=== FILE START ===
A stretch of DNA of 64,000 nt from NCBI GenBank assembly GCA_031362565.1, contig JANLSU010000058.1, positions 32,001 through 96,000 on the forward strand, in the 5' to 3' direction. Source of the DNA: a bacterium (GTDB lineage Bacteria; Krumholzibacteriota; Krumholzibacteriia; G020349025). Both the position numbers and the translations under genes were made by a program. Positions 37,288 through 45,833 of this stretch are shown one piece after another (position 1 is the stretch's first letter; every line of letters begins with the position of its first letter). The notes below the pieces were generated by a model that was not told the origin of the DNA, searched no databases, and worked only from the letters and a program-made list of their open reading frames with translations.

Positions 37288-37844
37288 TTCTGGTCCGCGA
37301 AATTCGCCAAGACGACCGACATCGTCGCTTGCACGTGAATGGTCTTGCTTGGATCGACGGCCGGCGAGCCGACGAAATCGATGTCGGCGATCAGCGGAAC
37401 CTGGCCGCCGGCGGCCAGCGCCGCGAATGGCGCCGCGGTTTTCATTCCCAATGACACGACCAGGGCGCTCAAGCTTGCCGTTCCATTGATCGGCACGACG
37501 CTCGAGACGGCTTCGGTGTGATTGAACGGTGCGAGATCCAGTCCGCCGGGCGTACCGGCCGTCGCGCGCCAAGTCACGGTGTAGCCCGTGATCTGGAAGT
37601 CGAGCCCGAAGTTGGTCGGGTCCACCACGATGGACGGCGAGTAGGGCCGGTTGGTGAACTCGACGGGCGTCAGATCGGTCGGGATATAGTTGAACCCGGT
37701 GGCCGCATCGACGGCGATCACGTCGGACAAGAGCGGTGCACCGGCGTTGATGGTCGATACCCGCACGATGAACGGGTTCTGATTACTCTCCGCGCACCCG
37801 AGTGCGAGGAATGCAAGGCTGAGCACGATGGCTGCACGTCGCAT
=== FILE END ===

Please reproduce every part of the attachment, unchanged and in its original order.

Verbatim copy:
A stretch of DNA of 64,000 nt from NCBI GenBank assembly GCA_031362565.1, contig JANLSU010000058.1, positions 32,001 through 96,000 on the forward strand, in the 5' to 3' direction. Source of the DNA: a bacterium (GTDB lineage Bacteria; Krumholzibacteriota; Krumholzibacteriia; G020349025). Both the position numbers and the translations under genes were made by a program. Positions 37,288 through 45,833 of this stretch are shown one piece after another (position 1 is the stretch's first letter; every line of letters begins with the position of its first letter). The notes below the pieces were generated by a model that was not told the origin of the DNA, searched no databases, and worked only from the letters and a program-made list of their open reading frames with translations.

Positions 37288-37844
37288 TTCTGGTCCGCGA
37301 AATTCGCCAAGACGACCGACATCGTCGCTTGCACGTGAATGGTCTTGCTTGGATCGACGGCCGGCGAGCCGACGAAATCGATGTCGGCGATCAGCGGAAC
37401 CTGGCCGCCGGCGGCCAGCGCCGCGAATGGCGCCGCGGTTTTCATTCCCAATGACACGACCAGGGCGCTCAAGCTTGCCGTTCCATTGATCGGCACGACG
37501 CTCGAGACGGCTTCGGTGTGATTGAACGGTGCGAGATCCAGTCCGCCGGGCGTACCGGCCGTCGCGCGCCAAGTCACGGTGTAGCCCGTGATCTGGAAGT
37601 CGAGCCCGAAGTTGGTCGGGTCCACCACGATGGACGGCGAGTAGGGCCGGTTGGTGAACTCGACGGGCGTCAGATCGGTCGGGATATAGTTGAACCCGGT
37701 GGCCGCATCGACGGCGATCACGTCGGACAAGAGCGGTGCACCGGCGTTGATGGTCGATACCCGCACGATGAACGGGTTCTGATTACTCTCCGCGCACCCG
37801 AGTGCGAGGAATGCAAGGCTGAGCACGATGGCTGCACGTCGCAT